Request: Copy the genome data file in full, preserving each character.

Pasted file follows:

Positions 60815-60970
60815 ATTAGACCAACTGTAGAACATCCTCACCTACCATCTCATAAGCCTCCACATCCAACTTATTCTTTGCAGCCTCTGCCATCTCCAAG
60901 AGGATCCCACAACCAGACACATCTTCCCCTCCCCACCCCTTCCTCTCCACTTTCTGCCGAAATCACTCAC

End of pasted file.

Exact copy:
Positions 60815-60970
60815 ATTAGACCAACTGTAGAACATCCTCACCTACCATCTCATAAGCCTCCACATCCAACTTATTCTTTGCAGCCTCTGCCATCTCCAAG
60901 AGGATCCCACAACCAGACACATCTTCCCCTCCCCACCCCTTCCTCTCCACTTTCTGCCGAAATCACTCAC